The Ngiri-Tumba-Maindombe area in the Democratic Republic of Congo has become the world’s largest Wetland Site of International Importance, officially recognized by the Ramsar Convention. The 6,569,624-hectare site (65,696km²), more than twice the size of Belgium, is situated around the Lake Tumba region in the Central Western Basin of the DRC and contains the largest freshwater body in Africa, the second driest continent. Furthermore its rivers and lakes constitute a major sink for CO2.
Wetlands provide water for drinking and sanitation as well as food, fish, fuel and many raw materials and their total economic value is conservatively estimated to be in excess of $70 billion per year. Support for the DRC government in its effort to win recognition for the Ngiri-Tumba-Maindombe site began in 2004 and was provided jointly by the Central African Regional Program for the Environment (CARPE), a USAID initiative, as well as the Ramsar Convention and WWF, the global conservation organization which was also responsible for the technical aspects of the project.
"WWF is delighted that Ramsar has recognized the importance of this extraordinary wetland and the efforts of the Democratic Republic of Congo to protect it," said James P. Leape, Director General of WWF International. "This is a significant step forward for the welfare of communities who depend on this wetland for their livelihoods and for the wildlife that lives there."
Cassava, sweet potatoes, sugarcane and bananas are all grown in the Ngiri-Tumba-Maindombe site while oil palm plantations, groundnuts and rice are the principal commercial products. Fish from the area also helps to stimulate the economies of big cities such as Kinshasa, Brazzaville and Mbandaka. Vegetation cover at the flood basin acts as a buffer zone against floods for towns all along the Congo River and provides fish with breeding sites, while different forest types help filter water and maintain its quality. It is estimated that, globally, 2.6 billion people lack adequate sanitation services and 1.2 billion people lack access to fresh water.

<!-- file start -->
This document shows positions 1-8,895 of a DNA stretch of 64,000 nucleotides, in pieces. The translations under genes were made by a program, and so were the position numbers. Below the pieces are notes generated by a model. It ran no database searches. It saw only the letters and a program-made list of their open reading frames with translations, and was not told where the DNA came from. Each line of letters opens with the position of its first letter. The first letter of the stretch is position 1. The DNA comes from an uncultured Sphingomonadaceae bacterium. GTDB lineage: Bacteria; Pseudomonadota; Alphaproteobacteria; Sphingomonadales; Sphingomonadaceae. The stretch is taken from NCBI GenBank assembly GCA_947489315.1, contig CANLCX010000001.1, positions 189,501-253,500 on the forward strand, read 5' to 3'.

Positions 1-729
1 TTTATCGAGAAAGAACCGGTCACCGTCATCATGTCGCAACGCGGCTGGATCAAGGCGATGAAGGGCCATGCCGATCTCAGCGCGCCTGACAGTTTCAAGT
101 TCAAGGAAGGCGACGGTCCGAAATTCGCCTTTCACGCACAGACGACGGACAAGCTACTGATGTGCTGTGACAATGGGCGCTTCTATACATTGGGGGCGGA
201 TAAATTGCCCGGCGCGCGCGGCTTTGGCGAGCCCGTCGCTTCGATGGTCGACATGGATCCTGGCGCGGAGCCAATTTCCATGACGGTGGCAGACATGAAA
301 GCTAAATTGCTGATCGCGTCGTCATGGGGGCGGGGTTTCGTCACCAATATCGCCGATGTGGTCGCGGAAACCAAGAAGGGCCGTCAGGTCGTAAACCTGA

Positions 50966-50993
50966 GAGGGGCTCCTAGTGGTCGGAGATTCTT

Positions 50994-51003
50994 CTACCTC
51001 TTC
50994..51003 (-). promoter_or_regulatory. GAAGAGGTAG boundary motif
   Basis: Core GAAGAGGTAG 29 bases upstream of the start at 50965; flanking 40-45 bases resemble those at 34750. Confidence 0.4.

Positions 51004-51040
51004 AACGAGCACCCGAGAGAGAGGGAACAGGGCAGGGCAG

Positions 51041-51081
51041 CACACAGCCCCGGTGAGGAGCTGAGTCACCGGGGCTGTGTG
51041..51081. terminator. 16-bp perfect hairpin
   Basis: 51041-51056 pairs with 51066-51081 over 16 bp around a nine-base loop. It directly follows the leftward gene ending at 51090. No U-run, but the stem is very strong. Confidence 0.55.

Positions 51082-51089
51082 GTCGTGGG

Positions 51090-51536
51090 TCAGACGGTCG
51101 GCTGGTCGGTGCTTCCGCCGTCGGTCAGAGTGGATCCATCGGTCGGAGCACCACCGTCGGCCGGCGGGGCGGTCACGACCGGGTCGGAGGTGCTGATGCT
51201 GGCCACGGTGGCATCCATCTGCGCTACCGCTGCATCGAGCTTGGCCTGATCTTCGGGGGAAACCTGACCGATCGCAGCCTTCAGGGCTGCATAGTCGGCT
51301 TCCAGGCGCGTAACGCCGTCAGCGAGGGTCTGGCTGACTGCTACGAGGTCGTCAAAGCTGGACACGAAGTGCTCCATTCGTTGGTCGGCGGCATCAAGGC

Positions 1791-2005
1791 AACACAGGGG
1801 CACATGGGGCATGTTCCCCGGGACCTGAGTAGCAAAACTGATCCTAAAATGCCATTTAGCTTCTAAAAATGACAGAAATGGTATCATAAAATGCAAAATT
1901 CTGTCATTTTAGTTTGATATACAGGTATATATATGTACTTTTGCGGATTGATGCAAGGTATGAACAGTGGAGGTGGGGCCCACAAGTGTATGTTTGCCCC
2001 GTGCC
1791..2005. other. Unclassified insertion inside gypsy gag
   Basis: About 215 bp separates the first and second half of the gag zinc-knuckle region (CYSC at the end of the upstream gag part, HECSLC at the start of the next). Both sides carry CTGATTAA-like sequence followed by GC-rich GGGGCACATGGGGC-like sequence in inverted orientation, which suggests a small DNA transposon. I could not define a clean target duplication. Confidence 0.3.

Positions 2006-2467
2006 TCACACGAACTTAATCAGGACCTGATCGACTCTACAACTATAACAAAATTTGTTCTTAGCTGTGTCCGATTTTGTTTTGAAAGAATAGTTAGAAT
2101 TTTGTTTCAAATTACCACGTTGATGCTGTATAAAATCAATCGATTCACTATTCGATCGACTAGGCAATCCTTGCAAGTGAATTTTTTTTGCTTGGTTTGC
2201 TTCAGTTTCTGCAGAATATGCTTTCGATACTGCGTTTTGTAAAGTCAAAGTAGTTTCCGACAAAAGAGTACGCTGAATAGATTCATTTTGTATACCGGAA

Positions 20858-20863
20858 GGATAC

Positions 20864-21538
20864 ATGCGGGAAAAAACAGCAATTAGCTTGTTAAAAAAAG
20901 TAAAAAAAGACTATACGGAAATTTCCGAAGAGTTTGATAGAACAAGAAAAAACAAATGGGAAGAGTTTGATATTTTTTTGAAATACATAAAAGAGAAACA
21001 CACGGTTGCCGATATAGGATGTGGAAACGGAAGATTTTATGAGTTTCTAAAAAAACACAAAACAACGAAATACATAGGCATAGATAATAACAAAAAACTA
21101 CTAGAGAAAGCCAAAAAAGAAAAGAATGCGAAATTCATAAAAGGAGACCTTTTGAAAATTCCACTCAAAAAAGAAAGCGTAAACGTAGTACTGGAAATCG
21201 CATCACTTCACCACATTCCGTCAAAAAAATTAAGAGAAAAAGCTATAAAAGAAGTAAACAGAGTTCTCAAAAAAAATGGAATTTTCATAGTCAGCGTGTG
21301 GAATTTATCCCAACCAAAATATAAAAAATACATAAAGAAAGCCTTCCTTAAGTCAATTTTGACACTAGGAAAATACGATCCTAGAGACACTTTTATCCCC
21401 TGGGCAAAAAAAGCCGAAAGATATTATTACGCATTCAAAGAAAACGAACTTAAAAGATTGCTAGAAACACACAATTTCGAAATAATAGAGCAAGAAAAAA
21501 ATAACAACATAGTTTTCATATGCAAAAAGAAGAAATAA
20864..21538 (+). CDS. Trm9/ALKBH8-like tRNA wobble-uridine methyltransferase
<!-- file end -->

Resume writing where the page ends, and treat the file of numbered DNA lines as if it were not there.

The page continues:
Until now the world’s largest Ramsar site was Queen Maud Gulf in Canada at 6,278,200 hectares, designated in 1982. The Lake Tumba landscape, encompassing approximately 80,000km2 in total, has one of the highest biodiversity concentrations anywhere in the world. It contains species of conservation concern such as forest elephants, forest buffalo and leopards, there are an estimated 150 species of fish, a wide variety of birds, and three types of crocodile as well as hippopotamus.
Near the centre of the site is Mbandaka, the capital of Equateur province with a population of approximately 750,000, and there are several smaller towns within the site populated by tribes of the Mongo people. Threats to the area’s welfare include illegal logging, fishing and poaching while a decline in water levels in Lake Tumba itself is most probably linked to climate change. Recognition of the site by the Ramsar Convention and the resultant proper management will offer much needed protection from unsustainable activities in future and should ensure the longevity of the water supply.
“The Ngiri-Tumba-Maindombe area contributes to the regulation of flooding and regional climate and ensures that the quality of the water remains good enough for millions of people who depend upon it,” said WWF Project Manager Bila-Isia Inogwabini. “Waters of this zone need to be managed appropriately and the classification of the site will help with a coherent planning process and mobilize all stakeholders to abide by the rules.”